Are you planning on moving to a different country? If you are, here are some things that you need to know.
You have to be careful no matter where you are in the world, but with some common sense you can stay safe. Don’t show off valuables, don’t go into bad areas, befriend the locals and don’t walk around late at night or get too drunk. Every country suffers from street crime problems, but avoid countries where there’s political upheaval or religious fundamentalist groups
Communication is something we take for granted, but when you are in a foreign country, you might not be able to walk right up to someone and express yourself or ask for life’s essentials, like where the bathroom is! You’ll want to study and practice the language as much as possible before you go. Also, taking intensive language lessons once you arrive is a great way to meet people.
Get A Job.
Many people find out that life isn’t quite as cheap as they anticipated and the savings goes fast, so you’ll have some decisions to make about earning money. Try to get a job, whether you decide to work in the local shop down the road, or get into tourism. Do your research and go for a low-risk consistent paycheck, not a venture that requires a huge up-front investment of time and money.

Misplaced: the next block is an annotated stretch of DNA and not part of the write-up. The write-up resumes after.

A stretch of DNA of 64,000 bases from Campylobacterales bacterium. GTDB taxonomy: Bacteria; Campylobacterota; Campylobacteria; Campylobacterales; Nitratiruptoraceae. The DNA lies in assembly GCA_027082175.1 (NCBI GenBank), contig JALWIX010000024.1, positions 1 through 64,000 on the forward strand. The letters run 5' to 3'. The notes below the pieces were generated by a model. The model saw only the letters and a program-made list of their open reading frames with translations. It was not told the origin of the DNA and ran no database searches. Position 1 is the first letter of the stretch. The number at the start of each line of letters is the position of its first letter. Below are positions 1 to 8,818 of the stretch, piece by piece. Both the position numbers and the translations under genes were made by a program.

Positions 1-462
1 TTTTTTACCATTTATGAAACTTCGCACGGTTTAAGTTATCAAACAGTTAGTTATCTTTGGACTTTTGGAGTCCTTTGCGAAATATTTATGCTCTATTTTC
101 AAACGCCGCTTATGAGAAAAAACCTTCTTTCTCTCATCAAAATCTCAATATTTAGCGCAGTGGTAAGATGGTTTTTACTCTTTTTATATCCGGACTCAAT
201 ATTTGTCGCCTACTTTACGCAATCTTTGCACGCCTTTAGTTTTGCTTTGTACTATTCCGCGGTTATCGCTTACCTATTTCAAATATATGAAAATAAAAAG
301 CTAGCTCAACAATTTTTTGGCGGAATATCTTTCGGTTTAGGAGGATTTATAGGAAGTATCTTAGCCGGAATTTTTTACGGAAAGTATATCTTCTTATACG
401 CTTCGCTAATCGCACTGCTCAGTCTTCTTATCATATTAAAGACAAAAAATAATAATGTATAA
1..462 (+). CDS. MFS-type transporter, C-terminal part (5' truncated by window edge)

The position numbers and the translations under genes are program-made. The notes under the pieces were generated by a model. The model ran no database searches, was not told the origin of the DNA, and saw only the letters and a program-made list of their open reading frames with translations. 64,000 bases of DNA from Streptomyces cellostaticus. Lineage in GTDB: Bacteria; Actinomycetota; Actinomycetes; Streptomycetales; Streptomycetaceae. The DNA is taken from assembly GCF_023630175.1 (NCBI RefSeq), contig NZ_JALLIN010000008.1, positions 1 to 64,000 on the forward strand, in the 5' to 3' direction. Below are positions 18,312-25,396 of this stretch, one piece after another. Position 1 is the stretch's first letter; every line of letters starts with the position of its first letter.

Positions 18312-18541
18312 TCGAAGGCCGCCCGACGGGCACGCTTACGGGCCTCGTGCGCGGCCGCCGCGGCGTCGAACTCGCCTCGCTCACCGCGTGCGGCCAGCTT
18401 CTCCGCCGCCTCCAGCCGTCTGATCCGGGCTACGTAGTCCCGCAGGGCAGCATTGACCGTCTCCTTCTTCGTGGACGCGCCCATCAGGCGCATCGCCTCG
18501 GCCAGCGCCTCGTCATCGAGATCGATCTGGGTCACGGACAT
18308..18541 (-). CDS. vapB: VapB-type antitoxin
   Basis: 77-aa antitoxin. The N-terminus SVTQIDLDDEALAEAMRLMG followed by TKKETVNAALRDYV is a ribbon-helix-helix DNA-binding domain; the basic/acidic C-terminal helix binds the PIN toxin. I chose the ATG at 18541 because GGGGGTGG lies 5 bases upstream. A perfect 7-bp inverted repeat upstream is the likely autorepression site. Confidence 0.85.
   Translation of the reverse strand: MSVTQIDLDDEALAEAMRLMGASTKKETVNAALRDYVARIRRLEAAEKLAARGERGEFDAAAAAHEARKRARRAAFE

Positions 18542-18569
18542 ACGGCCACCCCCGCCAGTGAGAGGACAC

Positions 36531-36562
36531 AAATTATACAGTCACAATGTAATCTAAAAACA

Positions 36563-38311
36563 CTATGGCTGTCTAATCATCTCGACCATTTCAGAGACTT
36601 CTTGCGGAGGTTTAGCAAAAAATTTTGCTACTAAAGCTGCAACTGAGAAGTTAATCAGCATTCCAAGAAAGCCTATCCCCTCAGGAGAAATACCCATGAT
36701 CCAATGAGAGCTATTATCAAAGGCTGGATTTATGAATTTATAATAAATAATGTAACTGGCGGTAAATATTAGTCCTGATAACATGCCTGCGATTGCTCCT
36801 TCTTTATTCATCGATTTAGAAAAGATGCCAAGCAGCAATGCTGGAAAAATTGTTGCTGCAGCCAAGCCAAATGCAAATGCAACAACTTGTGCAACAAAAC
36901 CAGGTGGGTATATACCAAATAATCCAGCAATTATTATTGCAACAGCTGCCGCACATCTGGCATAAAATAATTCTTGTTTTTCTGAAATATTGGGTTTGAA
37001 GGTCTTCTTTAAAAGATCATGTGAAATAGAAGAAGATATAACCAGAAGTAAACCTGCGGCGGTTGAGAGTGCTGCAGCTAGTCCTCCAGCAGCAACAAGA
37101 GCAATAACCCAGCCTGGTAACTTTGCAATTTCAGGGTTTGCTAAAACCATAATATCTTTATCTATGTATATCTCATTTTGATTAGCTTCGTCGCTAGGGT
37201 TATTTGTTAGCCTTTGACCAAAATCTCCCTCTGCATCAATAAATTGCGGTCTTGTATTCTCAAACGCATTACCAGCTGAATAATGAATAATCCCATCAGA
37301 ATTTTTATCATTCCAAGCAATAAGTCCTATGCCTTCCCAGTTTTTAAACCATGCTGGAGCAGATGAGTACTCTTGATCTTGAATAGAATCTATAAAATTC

It’s important to be aware of the medical services available in your area, and how they are rated for quality and consistency, as well as access to prescription medications..
Be Part Of The Community.
Fitting into the local culture is a challenge, but also a constant source of beauty, humour, and fascination. Be naturally curious and open to being outside of your comfort zone. Say hello and show respect to everyone, learn the local sayings, the customs, celebrate the holidays, make local friends, and even get in good with the police and officials.
Even when you’re living in another country, you are still expected to pay taxes as long as you’re a citizen and make income. You’ll probably also want to stay current on your health insurance, and many people conveniently forget to tell them that you don’t live there anymore, so it doesn’t cause complications. You can bank online and pay bills online these days, (discover more about foreign currency fixed deposit.) But you can also get your stateside mail sent to a relative or a post office box.
Technology will be an invaluable tool as you try to stay connected to friends and family, do business, and get things done from your new country. With some adjustment and planning technology will be your best friend. Get a local phone. Almost every bar and restaurant have Wifi, so iPads, laptops, and iPhones can all be used as mini computers to keep you connected. Applications like Skype, Netflix, WhatsApp, Internet calling apps, language translators, currency converters, and GPS make your life easier.